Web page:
Pass by Value

One language question designers need to address is whether objects are passed by value or by reference when invoking callable objects. It’s common in object-oriented languages to pass by reference to avoid having to build copies of passed objects.

BOOL uses pass by reference, which begs two questions: Do we provide a means to pass by value when desired? And if so, which side — caller or callee — can do the magic?

A caller can always make a copy of an object before making the call. On the other hand, a callee can always make a copy of a parameter. The only distinction might be which is more cumbersome to do the usual way. That might argue in favor of that side getting any syntactical magic.

Another angle might be trying to determine with side is more likely to recognize the need for working on a copy of a parameter. If there were a significant difference, that argues strongly in favor of that side  having access to any magic.

I’ve decided (as a working theory to be analyzed and tested) that any special syntactical magic should happen in the callee. In BOOL, that means in the Action.

So for consideration, the following syntax for Actions:

@@Foobar
>>  *int  a = a
>>  *int  b = b
<<  *int  c = 0
.   *int  d = 1
.

The new magic is the use of an initializer list for passed parameters where the initializing object is the parameter. The implication is using the passed parameter to initialize a new copy of itself.

The initializer list for return objects (such as ‘c‘) or local objects (such as ‘d‘) may not contain a self-reference. That generates a compile error.

Currently passed parameters cannot use an initializer list with anything other than a self-reference. Since there’s no way (yet!) to have optional parameters, there seems no point in supporting pre-initialization.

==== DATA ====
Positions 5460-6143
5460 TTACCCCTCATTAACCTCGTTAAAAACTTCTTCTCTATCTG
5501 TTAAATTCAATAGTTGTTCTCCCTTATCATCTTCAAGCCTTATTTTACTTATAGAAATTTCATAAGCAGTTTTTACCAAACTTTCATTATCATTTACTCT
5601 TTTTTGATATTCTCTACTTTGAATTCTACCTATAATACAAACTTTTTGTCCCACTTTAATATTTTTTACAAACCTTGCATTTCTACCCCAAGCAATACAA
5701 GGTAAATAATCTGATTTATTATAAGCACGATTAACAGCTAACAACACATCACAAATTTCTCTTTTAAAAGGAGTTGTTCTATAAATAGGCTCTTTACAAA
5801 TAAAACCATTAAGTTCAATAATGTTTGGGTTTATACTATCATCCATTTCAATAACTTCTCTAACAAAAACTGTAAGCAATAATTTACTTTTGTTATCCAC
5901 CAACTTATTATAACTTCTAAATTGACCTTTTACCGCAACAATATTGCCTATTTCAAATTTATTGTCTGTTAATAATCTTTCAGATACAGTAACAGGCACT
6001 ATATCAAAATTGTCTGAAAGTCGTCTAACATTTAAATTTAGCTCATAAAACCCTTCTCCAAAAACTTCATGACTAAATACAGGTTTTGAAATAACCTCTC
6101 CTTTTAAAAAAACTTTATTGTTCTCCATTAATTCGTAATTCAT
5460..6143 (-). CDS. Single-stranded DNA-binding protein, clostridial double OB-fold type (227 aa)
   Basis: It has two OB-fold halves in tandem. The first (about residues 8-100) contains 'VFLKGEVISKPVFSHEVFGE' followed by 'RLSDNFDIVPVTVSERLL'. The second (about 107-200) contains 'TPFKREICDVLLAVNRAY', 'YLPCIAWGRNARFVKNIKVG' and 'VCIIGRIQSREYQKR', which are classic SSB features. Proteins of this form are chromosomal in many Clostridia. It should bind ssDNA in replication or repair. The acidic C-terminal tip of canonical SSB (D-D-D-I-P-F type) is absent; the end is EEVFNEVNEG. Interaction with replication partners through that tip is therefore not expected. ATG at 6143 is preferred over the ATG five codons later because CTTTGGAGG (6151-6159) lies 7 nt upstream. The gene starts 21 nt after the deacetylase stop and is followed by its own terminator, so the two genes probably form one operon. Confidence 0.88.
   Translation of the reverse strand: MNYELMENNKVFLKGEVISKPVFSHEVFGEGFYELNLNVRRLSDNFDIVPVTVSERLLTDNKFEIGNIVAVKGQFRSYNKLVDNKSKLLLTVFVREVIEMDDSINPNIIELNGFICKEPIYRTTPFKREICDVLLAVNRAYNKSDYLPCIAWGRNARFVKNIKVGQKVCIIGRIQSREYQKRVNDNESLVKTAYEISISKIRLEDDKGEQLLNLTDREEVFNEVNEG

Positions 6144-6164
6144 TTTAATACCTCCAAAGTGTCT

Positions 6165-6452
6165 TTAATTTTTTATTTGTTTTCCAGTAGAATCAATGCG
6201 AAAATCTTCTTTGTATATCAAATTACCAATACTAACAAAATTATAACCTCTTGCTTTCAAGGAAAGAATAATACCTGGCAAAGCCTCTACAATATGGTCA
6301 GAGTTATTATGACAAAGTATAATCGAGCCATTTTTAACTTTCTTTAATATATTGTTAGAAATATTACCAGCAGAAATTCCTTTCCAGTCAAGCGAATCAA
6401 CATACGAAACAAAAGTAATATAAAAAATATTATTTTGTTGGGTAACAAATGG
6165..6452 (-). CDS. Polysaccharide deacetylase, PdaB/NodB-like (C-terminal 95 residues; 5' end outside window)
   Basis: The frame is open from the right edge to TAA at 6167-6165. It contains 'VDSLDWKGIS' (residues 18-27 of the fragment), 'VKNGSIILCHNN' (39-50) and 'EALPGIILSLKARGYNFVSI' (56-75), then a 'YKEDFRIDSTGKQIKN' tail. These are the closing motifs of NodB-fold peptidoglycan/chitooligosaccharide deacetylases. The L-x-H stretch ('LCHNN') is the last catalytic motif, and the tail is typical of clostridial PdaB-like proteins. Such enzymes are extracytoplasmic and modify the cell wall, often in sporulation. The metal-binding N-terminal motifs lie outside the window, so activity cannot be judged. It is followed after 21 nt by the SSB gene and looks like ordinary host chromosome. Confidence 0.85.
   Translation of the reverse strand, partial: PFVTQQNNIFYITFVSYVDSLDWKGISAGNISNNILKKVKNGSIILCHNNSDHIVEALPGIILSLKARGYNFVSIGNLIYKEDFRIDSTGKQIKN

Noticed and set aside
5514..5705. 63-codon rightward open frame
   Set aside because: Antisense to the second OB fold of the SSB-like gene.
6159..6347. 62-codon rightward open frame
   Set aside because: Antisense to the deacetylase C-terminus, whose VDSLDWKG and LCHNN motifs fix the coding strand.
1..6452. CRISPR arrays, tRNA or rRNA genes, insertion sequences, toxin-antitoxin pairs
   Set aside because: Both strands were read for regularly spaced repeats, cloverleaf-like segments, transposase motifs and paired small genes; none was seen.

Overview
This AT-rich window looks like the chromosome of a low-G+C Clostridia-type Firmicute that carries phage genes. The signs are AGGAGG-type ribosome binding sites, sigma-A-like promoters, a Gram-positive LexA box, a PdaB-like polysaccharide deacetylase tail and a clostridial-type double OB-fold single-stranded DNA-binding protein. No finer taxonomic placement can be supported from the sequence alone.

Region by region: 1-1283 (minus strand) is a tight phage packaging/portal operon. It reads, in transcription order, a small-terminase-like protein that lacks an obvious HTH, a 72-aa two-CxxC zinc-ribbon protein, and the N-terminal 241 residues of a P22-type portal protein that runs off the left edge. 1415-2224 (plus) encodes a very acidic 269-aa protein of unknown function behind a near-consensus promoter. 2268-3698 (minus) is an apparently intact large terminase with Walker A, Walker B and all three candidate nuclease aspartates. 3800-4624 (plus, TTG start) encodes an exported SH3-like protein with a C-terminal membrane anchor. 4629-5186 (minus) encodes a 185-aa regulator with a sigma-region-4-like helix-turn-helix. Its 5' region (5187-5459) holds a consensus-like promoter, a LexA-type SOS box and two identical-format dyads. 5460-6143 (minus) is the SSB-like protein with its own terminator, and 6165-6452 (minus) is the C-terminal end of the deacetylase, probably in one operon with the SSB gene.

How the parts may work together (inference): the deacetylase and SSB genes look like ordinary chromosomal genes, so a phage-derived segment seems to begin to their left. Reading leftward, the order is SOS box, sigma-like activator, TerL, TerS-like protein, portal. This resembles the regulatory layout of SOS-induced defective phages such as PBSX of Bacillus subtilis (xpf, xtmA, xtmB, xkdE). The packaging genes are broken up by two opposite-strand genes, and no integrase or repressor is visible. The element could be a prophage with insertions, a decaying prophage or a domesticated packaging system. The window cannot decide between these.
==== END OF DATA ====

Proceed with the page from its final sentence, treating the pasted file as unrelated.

That dual weirdness makes the syntax a bit ugly, which is one count against it.

The obvious way for an Action to work with copies of passed values is this:

@@Foobar
>>  *int  _a
>>  *int  _b
<<  *int  c = 0
.   *int  a = _a
.   *int  b = _b
.

Which isn’t the worst thing in the world.

Under the hood, the new syntax causes the compiler to emit an OBJ object rather than a REF object. The _a and _b parameters above compile to:

[0000] (REF, T_int, dkey, NULL, ('name','_a'))
[0001] (REF, T_int, dkey, NULL, ('name','_b'))

Whereas the a and b parameters from the top example compile to:

[0000] (REF, T_int, dkey, NULL)
[0001] (OBJ, T_int, dkey, @0000, ('name','a'))
[0002] (REF, T_int, dkey, NULL)
[0003] (OBJ, T_int, dkey, @0002, ('name','b'))

The rationale isn’t that bad, actually. The presence of an initializer list on a formal parameter — normally illegal — triggers a (legal!) compile change if the initialization value refers to the same object. It generates two objects from the syntax rather than one.

The first represents the input parameter; the second represents the local copy. Effectively, the syntax magic does what the obvious version in the second example does.

A caller wanting to pass a copy of an object needs to do it the obvious way:

.
.   *int  _a = a
.   *int  _b = a
.   @Foobar _a _b
.

Which I think is fine (declaration of intent and such).

All-in-all, I’m basically happy with the idea. But then I really liked using all those semi-colons at first, too. Time will be the ultimate test!

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